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Blog Post: Motivation – one size doesn’t fit all
When it comes to encouraging your staff to be productive, there is no one magic solution. It will depend on many factors such as pay; working conditions; annual leave allowances; flexibility with regards to working hours; supervision; variety of activities; ability to control some aspects of the job; as well as where the employee is in their career etc. Those just starting out will have very different ideas about what they value to those of us who have been working for decades!

However, recently I have been asked by several clients about the sort of benefits that they can offer to their employees. There are pros and cons to all of them and it will depend on whether you are using the benefits as a means to incentivise or reward people. For example, gym membership or shopping discount schemes may only appeal to certain employees. Certainly some of the schemes previously offered by some employers are no longer viable with the government’s removal of some salary sacrifice benefits.

Nevertheless, generally the most important benefit, after a decent rate of pay, as perceived by the majority of all employees is a good pension scheme. There have been various surveys over the years and this one generally comes out top. It applies equally to young and old alike so making sure that the scheme you have chosen is well managed, with good investments and is likely to keep their contributions safe will help them feel secure and less likely to look elsewhere for a new job. Just going for the cheapest scheme is not necessarily the best solution as you may find that you end up having to do all the administration and it may therefore cost your business more in the long run.

From my interactions with clients and their employees, it seems to me that they like the health insurance schemes that provide cashback for dentist and optician fees as well as pay for physiotherapy treatments and other diagnostic tests. Many of these schemes are a win:win. They are tax efficient and cost little to the employer (typically £1 to £2 per week per employee) and the benefits perceived by the employee are significant. More importantly, they often include confidential helplines that you can rely upon as support for the employees if you have any potential claims of work-related stress. In addition, getting early diagnosis and treatment of common ailments such as bad backs etc. mean that your employees are likely to be off work for shorter periods of time than they might otherwise if they had to wait for an NHS appointment.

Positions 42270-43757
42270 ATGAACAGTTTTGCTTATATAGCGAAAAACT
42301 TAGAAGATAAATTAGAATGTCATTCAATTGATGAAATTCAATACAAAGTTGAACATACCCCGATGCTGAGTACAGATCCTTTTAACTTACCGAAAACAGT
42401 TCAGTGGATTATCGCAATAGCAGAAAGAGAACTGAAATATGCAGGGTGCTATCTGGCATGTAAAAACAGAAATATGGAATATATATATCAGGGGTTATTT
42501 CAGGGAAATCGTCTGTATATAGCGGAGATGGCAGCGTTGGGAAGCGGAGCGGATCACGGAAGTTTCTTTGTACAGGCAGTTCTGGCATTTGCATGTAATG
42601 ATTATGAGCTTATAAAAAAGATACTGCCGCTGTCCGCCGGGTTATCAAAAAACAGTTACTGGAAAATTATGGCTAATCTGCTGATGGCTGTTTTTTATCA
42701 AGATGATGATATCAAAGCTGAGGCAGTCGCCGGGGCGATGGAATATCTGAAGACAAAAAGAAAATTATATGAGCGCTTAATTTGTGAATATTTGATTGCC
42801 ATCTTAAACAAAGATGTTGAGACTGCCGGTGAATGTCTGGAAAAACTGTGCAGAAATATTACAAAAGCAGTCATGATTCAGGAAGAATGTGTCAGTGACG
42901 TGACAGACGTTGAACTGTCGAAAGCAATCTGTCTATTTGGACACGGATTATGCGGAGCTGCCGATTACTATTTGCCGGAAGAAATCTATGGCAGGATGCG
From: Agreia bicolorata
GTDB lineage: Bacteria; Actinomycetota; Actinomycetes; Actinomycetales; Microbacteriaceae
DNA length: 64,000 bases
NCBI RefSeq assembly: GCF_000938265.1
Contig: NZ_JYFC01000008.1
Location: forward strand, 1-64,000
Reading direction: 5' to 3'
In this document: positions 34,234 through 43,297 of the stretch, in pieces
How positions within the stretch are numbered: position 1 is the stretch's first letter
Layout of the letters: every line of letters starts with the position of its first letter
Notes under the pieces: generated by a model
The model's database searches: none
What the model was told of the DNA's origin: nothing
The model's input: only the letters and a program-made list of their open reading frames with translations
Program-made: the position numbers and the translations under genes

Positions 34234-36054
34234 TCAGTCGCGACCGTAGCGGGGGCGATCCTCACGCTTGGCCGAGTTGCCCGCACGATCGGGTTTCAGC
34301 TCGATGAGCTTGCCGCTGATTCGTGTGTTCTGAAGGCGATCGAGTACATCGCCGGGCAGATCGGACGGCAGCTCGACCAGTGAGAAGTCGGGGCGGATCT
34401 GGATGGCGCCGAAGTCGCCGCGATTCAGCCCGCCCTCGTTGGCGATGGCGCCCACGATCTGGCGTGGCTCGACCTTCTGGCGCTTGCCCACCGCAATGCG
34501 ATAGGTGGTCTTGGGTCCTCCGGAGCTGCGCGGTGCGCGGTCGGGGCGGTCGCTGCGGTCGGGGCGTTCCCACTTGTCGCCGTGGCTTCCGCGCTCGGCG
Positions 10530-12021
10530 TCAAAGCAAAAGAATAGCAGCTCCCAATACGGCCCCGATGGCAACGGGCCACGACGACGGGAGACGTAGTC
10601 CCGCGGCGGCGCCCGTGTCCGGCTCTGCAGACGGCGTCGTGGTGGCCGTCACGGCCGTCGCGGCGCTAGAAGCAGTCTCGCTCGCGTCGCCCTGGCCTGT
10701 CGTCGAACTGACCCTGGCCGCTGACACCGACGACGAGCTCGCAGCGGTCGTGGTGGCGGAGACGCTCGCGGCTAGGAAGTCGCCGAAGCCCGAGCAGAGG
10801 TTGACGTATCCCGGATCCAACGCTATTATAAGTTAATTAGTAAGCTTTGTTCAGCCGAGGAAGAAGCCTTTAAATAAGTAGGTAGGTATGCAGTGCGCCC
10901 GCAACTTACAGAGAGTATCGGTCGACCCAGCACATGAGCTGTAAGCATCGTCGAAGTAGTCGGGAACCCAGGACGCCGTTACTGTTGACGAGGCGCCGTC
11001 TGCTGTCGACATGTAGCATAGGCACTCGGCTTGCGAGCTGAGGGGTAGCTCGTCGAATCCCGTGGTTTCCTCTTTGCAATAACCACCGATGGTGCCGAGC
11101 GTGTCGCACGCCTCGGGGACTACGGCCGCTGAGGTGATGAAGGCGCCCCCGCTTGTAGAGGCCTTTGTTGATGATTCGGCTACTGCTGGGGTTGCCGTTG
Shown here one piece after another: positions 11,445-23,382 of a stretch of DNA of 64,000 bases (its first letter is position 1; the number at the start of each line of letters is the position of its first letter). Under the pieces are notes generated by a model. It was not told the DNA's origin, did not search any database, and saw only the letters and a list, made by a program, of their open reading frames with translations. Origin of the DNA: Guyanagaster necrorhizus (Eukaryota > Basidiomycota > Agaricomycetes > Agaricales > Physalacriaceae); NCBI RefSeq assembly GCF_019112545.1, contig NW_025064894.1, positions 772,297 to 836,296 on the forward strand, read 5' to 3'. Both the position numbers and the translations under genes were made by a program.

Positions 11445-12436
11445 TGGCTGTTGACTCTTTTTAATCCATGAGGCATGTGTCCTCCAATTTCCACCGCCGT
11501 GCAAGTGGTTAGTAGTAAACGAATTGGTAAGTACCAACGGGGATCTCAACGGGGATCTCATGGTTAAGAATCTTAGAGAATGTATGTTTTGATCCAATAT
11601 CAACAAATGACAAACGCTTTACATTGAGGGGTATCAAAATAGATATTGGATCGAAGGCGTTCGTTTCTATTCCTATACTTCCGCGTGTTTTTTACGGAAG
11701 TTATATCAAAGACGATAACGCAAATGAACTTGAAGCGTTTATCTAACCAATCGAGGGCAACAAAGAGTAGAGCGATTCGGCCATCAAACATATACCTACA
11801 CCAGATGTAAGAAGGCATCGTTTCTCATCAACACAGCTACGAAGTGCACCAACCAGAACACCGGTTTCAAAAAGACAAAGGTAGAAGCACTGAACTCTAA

The other aspect I have been asked about recently is childcare vouchers. The current schemes will only be open to those who are members as of April 2018 and as such it may not be sensible to set one up now if you haven’t got one in place already. But the government has been gradually replacing that scheme with a tax-beneficial savings scheme. As an employer, you do not have to do anything to administer this, but making it known to your employees could help them enormously. See

The amount of paid annual leave you offer another benefit that is relatively easy to administer. All employees are entitled to 5.6 weeks of annual leave per year, but many employers offer enhanced leave, sometimes related to length of service as a reward during the first 5 years of service. Alternatively, you could offer enhanced leave allowance in exchange for a reduction in salary – in effect “buying” some additional time off – but make sure that anyone doing this does not reduce their pay rate below the statutory minimum or you could end up in trouble!

Increasing sick pay from the statutory sick pay level is another benefit that you can consider – but I would recommend looking at this carefully to ensure that you do not put in place benefits that cannot be sustained by your business, so careful drafting of the terms is important.

Sometimes I am asked about paying attendance bonuses as an incentive. These are fraught with difficulty because you have to exclude all absences allowed on statutory grounds, such as maternity appointments or any that could discriminate e.g. an absence related to a disability etc. However, the key question for me is why would you pay someone twice for doing their job? Paying bonuses for reaching certain stretching targets is quite different to simply paying someone to turn up to work.

As I indicated above, there are other benefits you can consider such as shopping discounts or other perks, but getting the basics right first – and letting your employees know the value of the benefits you are giving them is really important. If you do not set it out explicitly, they may take things for granted and not realise how good it is to work for you until they have left to work for a competitor, only to find that they had been better off with you!

If you want to review the benefits you are offering your staff and would like some help, please get in touch.
Posted on 22 Aug 2017

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